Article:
As plans for the new, taxpayer-funded stadium in South Broad continue moving forward, community groups are working hard and fast to get Hardball Capital -- the Lookouts owner and intended stadium lessee -- to sign Chattanooga's first-ever community benefits agreement.
The legal contract could help guarantee local hiring, diverse contracting, higher wages and sustainable development related to construction of the recently approved stadium, although the specific goals of the agreement have yet to be finalized by the growing community coalition, which began forming Monday night at a meeting in the City Council chambers, with more than 50 residents and group representatives.
Chattanoogans in Action for Love, Equality and Benevolence, or CALEB, is spearheading efforts to organize neighborhood groups, churches and residents affected by the planned development. Organizers have two weeks to solidify a community coalition that can enter into a legal contract and negotiate commitments from Hardball Capital, which has previously expressed willingness at a public meeting to discuss a deal.
Repeated calls to Hardball Capital CEO Jason Freier were not returned. The city's newly created Sports Authority will meet early next month to secure the lease agreement with Hardball Capital that will play a significant role in the stadium bond repayment.
The group has raised enough money to secure a lawyer for contract negotiations and plans to raise more for attorney's fees.
"As development happens, we need to be engaged, involved. We need to know that we can have amenities and benefits," Janice Gooden, an East Chattanooga neighborhood leader and co-chair of CALEB's economic mobility task force, told those gathered Monday night.
Union representatives present said they want to see an agreement that secures commitments to hire local workers and pay living wages.
Maria Noel, who heads the South Chattanooga Community Association, said equitable hiring should be prioritized in the agreement, while Marie Mott -- a local activist who is competing in a runoff election for the District 8 seat on the City Council -- said she wants to make sure the people living in the stadium development footprint, being most affected by these decisions, are going to be at the negotiating table.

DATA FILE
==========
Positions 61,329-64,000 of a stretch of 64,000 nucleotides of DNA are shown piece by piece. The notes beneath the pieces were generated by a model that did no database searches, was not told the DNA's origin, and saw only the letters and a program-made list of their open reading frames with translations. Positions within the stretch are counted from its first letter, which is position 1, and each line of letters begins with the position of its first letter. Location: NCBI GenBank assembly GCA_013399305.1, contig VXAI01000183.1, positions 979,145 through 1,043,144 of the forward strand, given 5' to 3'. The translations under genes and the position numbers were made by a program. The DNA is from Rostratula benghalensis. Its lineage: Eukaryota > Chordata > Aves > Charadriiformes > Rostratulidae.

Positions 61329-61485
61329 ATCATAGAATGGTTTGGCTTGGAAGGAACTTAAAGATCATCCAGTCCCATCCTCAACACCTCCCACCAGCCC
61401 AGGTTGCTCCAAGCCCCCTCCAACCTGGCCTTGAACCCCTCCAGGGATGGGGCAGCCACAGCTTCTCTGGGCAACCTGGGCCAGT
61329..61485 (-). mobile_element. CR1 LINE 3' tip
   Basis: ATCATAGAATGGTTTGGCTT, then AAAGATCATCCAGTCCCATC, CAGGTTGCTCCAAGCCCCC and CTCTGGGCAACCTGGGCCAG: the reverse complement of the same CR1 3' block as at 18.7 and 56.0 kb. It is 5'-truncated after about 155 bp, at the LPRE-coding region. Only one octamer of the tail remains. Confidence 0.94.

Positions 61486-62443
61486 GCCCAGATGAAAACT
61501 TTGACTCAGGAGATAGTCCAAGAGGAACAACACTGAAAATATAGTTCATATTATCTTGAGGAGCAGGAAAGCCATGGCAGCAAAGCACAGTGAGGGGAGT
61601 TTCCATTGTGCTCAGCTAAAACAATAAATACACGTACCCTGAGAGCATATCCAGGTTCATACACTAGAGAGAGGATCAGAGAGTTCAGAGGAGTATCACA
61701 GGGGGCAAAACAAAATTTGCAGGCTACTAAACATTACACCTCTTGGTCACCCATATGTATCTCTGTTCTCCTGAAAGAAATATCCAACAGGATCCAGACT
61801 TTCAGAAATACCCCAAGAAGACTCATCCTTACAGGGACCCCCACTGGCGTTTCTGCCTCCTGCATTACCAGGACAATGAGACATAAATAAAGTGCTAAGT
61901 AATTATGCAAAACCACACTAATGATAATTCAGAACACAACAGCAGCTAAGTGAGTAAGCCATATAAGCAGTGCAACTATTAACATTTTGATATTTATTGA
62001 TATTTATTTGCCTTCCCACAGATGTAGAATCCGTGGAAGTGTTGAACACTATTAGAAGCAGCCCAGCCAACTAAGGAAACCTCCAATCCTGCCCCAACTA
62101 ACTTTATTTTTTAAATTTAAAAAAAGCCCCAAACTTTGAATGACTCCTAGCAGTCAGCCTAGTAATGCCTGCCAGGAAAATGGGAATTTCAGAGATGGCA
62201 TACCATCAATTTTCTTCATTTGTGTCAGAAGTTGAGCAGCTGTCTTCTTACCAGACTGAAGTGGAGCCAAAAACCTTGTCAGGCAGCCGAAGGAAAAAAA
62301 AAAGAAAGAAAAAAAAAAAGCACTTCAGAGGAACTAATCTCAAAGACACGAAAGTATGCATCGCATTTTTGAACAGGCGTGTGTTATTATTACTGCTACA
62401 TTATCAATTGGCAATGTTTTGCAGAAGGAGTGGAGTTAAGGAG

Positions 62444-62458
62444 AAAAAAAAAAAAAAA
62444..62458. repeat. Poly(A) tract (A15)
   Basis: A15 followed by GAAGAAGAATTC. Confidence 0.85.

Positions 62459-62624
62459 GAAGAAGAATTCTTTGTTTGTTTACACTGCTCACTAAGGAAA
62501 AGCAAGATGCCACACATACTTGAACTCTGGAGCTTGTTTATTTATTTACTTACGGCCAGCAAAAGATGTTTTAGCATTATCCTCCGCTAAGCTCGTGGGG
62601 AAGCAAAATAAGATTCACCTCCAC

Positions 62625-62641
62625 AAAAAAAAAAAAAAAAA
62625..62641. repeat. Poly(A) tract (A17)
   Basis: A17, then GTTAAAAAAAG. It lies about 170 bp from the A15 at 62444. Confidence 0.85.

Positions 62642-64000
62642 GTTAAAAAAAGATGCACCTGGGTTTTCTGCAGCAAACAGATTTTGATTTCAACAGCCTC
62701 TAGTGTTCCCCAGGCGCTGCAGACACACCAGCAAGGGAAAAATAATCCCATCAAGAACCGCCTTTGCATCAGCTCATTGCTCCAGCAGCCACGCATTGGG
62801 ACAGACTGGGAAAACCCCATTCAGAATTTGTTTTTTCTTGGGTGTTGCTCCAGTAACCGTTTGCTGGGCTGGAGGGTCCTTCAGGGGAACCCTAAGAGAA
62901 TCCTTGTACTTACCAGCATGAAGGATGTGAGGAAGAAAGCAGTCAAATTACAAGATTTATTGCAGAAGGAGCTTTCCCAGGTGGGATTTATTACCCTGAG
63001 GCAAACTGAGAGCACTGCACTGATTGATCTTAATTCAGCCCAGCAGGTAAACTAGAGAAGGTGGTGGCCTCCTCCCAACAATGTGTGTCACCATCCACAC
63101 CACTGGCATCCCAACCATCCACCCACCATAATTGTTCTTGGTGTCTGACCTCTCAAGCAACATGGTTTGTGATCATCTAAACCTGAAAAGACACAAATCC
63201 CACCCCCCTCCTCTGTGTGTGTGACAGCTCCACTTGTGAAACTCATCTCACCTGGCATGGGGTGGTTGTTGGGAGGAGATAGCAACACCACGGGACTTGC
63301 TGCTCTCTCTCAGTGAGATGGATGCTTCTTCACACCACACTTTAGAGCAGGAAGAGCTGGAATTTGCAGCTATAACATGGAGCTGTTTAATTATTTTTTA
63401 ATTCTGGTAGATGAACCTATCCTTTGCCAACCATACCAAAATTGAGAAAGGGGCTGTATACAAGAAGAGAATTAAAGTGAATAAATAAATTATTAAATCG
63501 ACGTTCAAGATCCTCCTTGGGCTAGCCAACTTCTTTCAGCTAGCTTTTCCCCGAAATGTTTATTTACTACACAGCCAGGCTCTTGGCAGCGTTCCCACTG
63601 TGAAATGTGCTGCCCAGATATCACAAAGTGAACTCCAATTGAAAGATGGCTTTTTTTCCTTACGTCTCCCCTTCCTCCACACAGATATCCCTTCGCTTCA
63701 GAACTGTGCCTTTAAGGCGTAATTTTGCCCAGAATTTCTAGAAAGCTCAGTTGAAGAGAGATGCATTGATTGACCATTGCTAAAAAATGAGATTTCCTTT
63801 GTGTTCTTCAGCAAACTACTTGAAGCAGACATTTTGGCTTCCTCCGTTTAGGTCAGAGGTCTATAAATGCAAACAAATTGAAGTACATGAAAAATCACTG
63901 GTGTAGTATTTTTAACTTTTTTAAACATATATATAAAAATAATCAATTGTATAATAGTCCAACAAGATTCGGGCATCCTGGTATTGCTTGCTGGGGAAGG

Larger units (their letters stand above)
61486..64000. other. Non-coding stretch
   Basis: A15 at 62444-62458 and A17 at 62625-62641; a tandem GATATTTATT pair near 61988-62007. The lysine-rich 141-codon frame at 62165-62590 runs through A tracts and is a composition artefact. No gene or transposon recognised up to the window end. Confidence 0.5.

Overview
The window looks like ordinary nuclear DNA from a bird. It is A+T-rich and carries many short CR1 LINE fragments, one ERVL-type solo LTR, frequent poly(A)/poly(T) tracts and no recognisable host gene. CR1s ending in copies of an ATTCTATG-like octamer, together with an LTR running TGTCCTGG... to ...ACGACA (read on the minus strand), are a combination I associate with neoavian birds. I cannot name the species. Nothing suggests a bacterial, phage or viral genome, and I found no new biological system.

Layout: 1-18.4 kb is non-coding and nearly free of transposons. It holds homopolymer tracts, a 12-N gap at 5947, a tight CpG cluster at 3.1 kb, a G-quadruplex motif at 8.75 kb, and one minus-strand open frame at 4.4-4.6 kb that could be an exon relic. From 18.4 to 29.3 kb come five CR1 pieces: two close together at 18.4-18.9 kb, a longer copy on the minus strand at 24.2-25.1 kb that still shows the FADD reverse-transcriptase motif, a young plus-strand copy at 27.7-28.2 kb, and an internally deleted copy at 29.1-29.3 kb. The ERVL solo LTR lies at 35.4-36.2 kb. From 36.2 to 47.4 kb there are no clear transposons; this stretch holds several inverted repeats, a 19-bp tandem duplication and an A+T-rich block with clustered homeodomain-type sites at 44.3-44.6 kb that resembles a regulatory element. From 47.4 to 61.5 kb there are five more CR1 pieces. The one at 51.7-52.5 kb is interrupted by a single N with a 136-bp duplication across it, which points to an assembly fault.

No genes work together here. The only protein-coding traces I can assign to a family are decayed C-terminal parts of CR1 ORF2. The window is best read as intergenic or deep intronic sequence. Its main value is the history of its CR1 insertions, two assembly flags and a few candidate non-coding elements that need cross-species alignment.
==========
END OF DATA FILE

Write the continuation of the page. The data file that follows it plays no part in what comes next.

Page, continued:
"We can't have this conversation without talking about gentrification," Mott said.
Lori Quillen, a program officer with the Benwood Foundation, said public school impact was her concern, and several others present -- including alumni of The Howard School -- said they wanted any deal to ensure benefits for the school.
"I hope this will be precedent-setting, and that promises made will be promises kept," said Edna Varner, a former Howard principal and one of the newly appointed members to the Sports Authority, which will manage the business of the future stadium for the city.
Michael Gilliland, a community organizer with CALEB, said the same coalition also plans to pursue a community benefits agreement with the master developer hired by site owner Perimeter Properties.
"The master developer has power and discretion over how this full site is going to be developed, as well as nationally recognized experience in adaptive reuse and brownfield development and its impact on the community," Gilliland said. "We hope to be able to secure clear, explicit community benefits that are going to address and recognize needs for Southside and Chattanooga as a whole."
Community benefits agreements are legally enforceable contracts between developers and community coalitions that allow affected communities to address concerns related to development.
Such contracts are trending across the nation as communities question the socioeconomic impact of development, especially in light of growing public subsidies and an acute affordable housing crisis nationwide. In some places, elected officials have refused to approve projects in which developers wouldn't negotiate a deal.
An agreement was sought for a $61 million Nippon Paint plant before the pandemic, but a contract was never reached.
At one point Monday night, several people questioned Jermaine Freeman, Chattanooga Mayor Tim Kelly's senior adviser for economic opportunity, about why the timeline seemed so rushed.
Was two weeks enough time, and was it worth the effort, they asked.
"This is history!" Angelica Acevedo, a community organizer with CALEB, told the crowd. "The next time someone comes into our town and tries to build something, we will have the know-how!"
The coalition plans to meet again at 6 p.m. Monday at the City Council chambers to establish priorities and elect members of the negotiating team.